Iran's dismal conditions are not ultimately about sanctions or the lack of reforms, but for the criminal ignorance of the revolutionaries of 1979 who replaced a flawed but technocratic regime with medieval despotism. What happens when those responsible begin to fade away or die?
February 11, the anniversary of the 1979 revolution in Iran, has become a recurring, and unrelenting, pain in the hearts and minds of Iranians the world over. While the number of veteran revolutionaries and participants in that calamity goes down by the year, and generations born since entering middle age, Iranians have become ever harsher in their judgment of those parents and grandparents who bequeathed them a catastrophe.
Besides the Islamic Republic's own, loutish nomenklatura and hirelings who — for the state salaries paid to them — cherish the date and heap abuse on dissenters, the former revolutionaries now close to senility or death react differently to the admonishments of generations that have seen their lives and hopes torn to shreds. Their response often depends on personal levels of realism or awareness of the costs of their revolution.
Many former revolutionaries are repentant and dismayed at the fruits of the revolution, and cannot bear the criticism of younger Iranians. Others are as angry as their critics. But a third category, while aware of the disasters of past decades, persists in praising the event. They are stubborn not just for having participated in it, but in their blinkered refusal to observe and comprehend.
Suffering from the choices of the past
The generations that have followed the revolution are entirely justified in their criticisms, given the lasting and continuing harm done to their homeland by the choices of a single generation in the late 20th century. The greatest injustice is perhaps in the cost one generation imposes on its successors.
The word revolution kills.
If every generation paid for its misdeeds without harming its descendants, we might not see quite the fury and frustration shown at the events that toppled the monarchy in 1979. The ire of Iranians is proportional to what they have paid for their parents' folly.
In our culture, power is closely related to paternalism. In many of Iran's epic poems, we see fathers who work, wittingly or not, to destroy their children before sinking into abject remorse. The same pattern recurs in our history, as monarchs have killed or blinded sons and heirs.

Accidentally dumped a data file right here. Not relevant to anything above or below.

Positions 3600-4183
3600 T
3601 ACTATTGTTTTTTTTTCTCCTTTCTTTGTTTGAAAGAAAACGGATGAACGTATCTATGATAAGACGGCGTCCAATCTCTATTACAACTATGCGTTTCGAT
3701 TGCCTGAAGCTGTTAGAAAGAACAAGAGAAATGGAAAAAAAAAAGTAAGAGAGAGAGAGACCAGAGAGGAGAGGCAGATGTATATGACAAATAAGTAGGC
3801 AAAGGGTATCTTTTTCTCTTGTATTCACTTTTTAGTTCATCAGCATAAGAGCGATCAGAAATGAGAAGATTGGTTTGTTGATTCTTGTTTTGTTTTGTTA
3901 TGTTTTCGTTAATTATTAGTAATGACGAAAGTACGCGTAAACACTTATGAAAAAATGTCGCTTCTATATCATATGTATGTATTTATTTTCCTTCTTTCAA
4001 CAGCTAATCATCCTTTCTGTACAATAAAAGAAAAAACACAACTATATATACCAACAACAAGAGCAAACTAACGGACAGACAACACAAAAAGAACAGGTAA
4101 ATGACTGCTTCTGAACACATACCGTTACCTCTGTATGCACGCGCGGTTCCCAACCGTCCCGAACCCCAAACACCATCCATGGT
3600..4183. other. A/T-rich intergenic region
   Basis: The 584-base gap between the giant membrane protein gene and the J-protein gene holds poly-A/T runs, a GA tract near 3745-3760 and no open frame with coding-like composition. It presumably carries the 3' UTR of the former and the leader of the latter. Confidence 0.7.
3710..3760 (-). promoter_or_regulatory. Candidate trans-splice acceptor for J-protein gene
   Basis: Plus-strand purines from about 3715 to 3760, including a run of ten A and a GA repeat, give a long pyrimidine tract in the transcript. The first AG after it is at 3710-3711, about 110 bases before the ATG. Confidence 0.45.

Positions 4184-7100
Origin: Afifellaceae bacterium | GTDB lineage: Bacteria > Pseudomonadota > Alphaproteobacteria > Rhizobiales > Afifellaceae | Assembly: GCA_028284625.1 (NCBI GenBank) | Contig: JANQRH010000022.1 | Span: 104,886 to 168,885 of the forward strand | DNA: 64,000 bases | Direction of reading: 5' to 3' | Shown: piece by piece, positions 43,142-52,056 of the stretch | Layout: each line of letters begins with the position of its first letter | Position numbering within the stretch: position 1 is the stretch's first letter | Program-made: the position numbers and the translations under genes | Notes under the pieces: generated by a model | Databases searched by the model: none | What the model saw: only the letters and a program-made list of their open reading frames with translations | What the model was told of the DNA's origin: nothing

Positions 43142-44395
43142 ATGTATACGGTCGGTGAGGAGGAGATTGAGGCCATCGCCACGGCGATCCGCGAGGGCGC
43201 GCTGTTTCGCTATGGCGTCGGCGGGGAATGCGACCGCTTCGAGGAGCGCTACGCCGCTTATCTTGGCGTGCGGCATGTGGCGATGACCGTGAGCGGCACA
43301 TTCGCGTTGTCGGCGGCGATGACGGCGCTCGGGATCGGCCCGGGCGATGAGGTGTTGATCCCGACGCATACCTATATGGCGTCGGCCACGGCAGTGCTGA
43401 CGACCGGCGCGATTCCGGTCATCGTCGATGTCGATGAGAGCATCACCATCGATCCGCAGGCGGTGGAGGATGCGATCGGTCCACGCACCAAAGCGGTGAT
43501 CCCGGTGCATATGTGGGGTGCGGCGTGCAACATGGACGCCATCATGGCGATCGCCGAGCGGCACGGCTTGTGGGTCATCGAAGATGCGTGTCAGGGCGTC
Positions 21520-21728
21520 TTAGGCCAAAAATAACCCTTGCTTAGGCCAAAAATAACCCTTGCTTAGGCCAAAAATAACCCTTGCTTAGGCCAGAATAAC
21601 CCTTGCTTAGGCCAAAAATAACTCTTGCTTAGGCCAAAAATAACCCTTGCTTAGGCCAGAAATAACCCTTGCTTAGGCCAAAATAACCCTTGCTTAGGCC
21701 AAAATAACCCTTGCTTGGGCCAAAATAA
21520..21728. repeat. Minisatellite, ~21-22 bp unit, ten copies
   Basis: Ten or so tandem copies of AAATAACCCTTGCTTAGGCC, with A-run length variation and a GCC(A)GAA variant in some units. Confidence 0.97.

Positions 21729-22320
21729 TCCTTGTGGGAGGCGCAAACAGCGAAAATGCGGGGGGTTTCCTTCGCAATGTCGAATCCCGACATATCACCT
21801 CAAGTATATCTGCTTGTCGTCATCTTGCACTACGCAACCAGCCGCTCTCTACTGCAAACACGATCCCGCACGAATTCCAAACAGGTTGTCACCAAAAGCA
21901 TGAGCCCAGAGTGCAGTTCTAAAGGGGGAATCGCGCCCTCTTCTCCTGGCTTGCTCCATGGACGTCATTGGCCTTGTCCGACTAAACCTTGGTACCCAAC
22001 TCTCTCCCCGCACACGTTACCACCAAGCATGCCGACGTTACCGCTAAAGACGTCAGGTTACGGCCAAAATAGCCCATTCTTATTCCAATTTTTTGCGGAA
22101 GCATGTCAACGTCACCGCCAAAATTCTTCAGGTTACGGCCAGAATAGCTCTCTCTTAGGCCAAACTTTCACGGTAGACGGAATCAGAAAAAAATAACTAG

As recently as 150 years ago or late into the Qajar dynasty, Persian provinces typically hosted one or several princes whom their fathers had ordered blinded, out of mercy, instead of decapitating them as dynastic threats. Most had done nothing wrong nor had they shown any undue ambition, though history is oblivious to iniquities.
The need for serenity has always led people to believe that balance and fairness must govern the world's affairs. It is a comforting thought, though removed from events that reflect nature's often unfathomable laws. Where is the fairness or balance in suffering for generations the results of our forebears' actions?
Pro-democracy demonstrators in Tehran in 1979
Ochlocracy to kleptocracy
We may judge the revolution more equitably by considering its results, instead of dissecting the revolutionary generation's motivations. How do they differ from the results of the 1906 constitutional revolution, which improved government and dragged Iran out of the pitiful, dependent state into which it had fallen in the late Qajar period? The constitutional revolution took the first, big steps toward turning Iran's feudal peasantry into citizens. Even the most ignorant of Iranians would not wish to return to the pre-constitutional period.
Did liberty's friends want a revolution?
The constitutionalists who rose against Qajar despotism, and especially their intellectual leaders, were progressive, educated and disinterested. They were familiar with both modern Western and Iranian cultures. They were concerned for the country and aware of their compatriots' historical backwardness, which placed them significantly ahead of the rulers of the time.
The opposite happened in 1978-9. That revolution produced an ochlocracy, or mob rule, that soon also became kleptocratic, as institutions wallowed in corruption.
Against the empty claims of certain, inveterate revolutionaries, the sin of that wretched generation was not in its idealism or desire for change, but its ignorance. Regardless of intentions, it caused a backward, criminal regime to replace a system that was modern, technocratic and forward-looking in spite of its shortcomings.
I would like to cite the novelist Mahshid Amirshahi, who chose in the midst of the collective frenzy to neither side with fools nor observe in detachment.
She asks in the preamble to her novel Dar hazar (At Home, 1987), "Where did the yelling mob come from? Where are they going? What do they want from this land? What are they saying to its inhabitants? They are saying: 'Revolution!' Revolution? A revolution is more effective than any bullet, it is the perfect shot and sharpest of blades. It is dirtier than any war, and the path that leads straight to despotism. No calamity will shed as much blood. The word revolution kills.
Millions have died of it. It can only stifle, as millions will know... Did liberty's friends want a revolution? Did they accept Khomeini? Did those who know freedom greet its enemies? Did they banish reformists? Dismal history! Impotent, helpless, useless history, which teaches nothing and has no pupils. All it does is gather dust on bookshelves."
Quite simply, Iran's current calamity is the fruit of that vast, collective ignorance. Unable to recognize freedom, the Iranians of 1979 imposed its enemies' despotic rule on generations — and in cases still insist they did us a service!
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